The more we read and learn, the higher quality of life we can provide for our precious equine companions. Whether you are new to the horse industry or a long-time equine owner, here are some gentle reminders on a few necessary aspects of horse care.
Be sure to have your horses vaccinated regularly. Speak with your vet about which inoculations he or she recommends for horses in your area of the country. Depending on your climate, how many horses you have, the rate of turnover in your barn, etc.; you could be advised to give vaccinations at different times during the year.
Be sure to have your horses on a good worming program. Wormers come in a variety of forms and contain different active ingredients. It's a good idea to rotate wormers, based on their active ingredients, throughout the year. Consult with your veterinarian and develop a schedule you can stick to. Some wormers can be used every 6-8 weeks, and if you do this along with your farrier schedule, you'll never forget!
Don't forget the dentist! Just as people need to have their teeth checked, horses do, too. Because of the way horses chew, their teeth wear and small hooks can form. If your horse has trouble accepting the bit or throws grain, you may need to have his teeth floated. Your vet should be able to recommend an equine dentist who can check your horse's teeth.
There's a popular saying about hoof care and it's, "No foot, no horse." Whether you choose to shoe your horse or not, regular trims and hoof maintenance are essential elements of horse care. Without good feet, your horse will not be in good health. Keep a regular schedule with your farrier, every 6-8 weeks, and you'll help keep your horse's feet in healthy condition.
Ventilation, ventilation, ventilation! By nature, horses are grazing animals meant to live outdoors. Make sure you have adequate ventilation in your barn and stalls. Well-ventilated air helps keep your horse's lungs healthy and helps prevent heaves and other respiratory infections.
Empty and scrub water buckets, troughs and feeders on a regular basis. Consider using a scrub brush and a diluted solution of bleach, but don't forget to rinse thoroughly.
Check hay thoroughly to make sure it is dry and free of mold. Not all hay is the same, and not all hay is suitable for horses. Options range from alfalfa and Timothy, to grass hay and other mixes. Be sure the protein content of your hay fits into the overall diet of your horse.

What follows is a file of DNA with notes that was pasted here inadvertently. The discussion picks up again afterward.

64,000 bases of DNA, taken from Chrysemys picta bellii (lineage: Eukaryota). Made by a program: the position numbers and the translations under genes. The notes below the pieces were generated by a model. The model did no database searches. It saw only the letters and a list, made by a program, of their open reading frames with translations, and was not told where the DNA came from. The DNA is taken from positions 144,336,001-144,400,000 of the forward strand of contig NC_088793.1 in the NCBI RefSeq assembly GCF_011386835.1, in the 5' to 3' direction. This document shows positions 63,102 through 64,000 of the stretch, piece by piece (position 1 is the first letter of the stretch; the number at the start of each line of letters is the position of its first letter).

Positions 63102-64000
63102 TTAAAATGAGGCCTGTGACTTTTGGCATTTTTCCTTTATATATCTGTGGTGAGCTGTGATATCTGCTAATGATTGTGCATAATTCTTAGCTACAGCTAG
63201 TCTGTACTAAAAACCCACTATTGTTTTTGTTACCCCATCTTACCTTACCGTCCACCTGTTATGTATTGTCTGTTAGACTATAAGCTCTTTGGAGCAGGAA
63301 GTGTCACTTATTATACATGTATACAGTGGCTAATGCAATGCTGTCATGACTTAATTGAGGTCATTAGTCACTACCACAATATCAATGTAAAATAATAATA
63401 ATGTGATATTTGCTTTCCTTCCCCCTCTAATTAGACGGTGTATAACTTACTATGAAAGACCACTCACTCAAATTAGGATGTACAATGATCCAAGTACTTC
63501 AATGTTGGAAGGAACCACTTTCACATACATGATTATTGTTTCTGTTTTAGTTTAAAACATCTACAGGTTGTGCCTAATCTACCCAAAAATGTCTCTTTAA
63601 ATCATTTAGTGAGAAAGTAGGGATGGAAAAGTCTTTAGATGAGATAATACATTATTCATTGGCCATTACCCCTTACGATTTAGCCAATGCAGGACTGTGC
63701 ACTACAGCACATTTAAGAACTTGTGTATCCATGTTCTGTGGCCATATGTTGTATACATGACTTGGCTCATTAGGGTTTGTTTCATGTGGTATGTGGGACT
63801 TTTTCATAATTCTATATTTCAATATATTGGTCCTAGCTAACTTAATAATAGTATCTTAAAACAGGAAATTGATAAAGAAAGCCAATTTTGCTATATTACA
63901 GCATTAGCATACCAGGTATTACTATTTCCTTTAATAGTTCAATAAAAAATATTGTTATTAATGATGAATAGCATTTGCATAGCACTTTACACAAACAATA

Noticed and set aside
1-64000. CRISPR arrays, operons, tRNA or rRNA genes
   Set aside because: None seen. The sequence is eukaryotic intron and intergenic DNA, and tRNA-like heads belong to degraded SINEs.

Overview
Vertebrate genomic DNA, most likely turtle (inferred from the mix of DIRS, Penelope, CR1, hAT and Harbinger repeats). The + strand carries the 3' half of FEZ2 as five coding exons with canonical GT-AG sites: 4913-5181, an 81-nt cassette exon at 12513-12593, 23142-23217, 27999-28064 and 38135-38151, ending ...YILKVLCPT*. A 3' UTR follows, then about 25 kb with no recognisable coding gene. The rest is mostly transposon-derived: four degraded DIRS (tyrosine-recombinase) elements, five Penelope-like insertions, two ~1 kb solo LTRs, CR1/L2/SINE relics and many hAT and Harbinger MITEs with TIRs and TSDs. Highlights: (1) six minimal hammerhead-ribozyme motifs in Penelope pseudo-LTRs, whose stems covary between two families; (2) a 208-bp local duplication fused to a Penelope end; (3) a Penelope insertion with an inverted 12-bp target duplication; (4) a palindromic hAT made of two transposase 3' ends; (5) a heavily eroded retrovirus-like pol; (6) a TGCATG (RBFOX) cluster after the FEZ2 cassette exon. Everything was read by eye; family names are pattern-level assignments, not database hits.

If your horses are stalled, keep the area clean, level and as dry as possible. Uneven ground can be hard on your horse's legs and back. Try filling in holes, leveling the ground and covering with stall mats. Mats provide cushion and make it easier for you to clean out the stall. Make sure you use enough bedding to absorb wet spots and remove the dirty bedding daily. When horses stand in damp areas, this can lead to thrush, an infection of the frog in your horse's foot.
Evaluate your feeding program to make sure your hay and grain are offering the right combination of protein. Some owners use different combinations during the winter and summer, and others vary their feeding regimen during show season and off-times.
We all want to keep our horses as healthy and happy as possible, and these are just a few ways to help. If you have questions, or are unsure about the best programs for your horse, talk with your veterinarian. We owe it to our horses to never stop learning about the best ways to care for them. The joy and companionship they provide in return makes it well worth our effort.
Debbie has over 45 years experience with horses and equine-related businesses. She has owned, trained, boarded horses and run stables at various times in her career. She is a certified fence installer, has given balanced riding lessons, and has shown horses in Western, Western Pleasure, Trail, English, Hunter/Jumper, Fox Hunting, Hunter Trials, Dressage and driving classes. Debbie has been involved in foaling, and just about every aspect of horse ownership possible, and she welcomes your questions and comments. If you are interested in using any articles by Debbie, please send her and email.
RAMM Fence Systems, Inc. makes every effort to provide reliable and useful information on horse health, care and products. The statements made on this website are based on years of experience with horses, however, they are based on generalized situations and should not replace diagnosis or treatment by a veterinarian or consultation by a professional. RAMM Fence Systems, Inc. does not assume any legal responsibility. Readers should always consult qualified health care providers for specific diagnosis and treatment.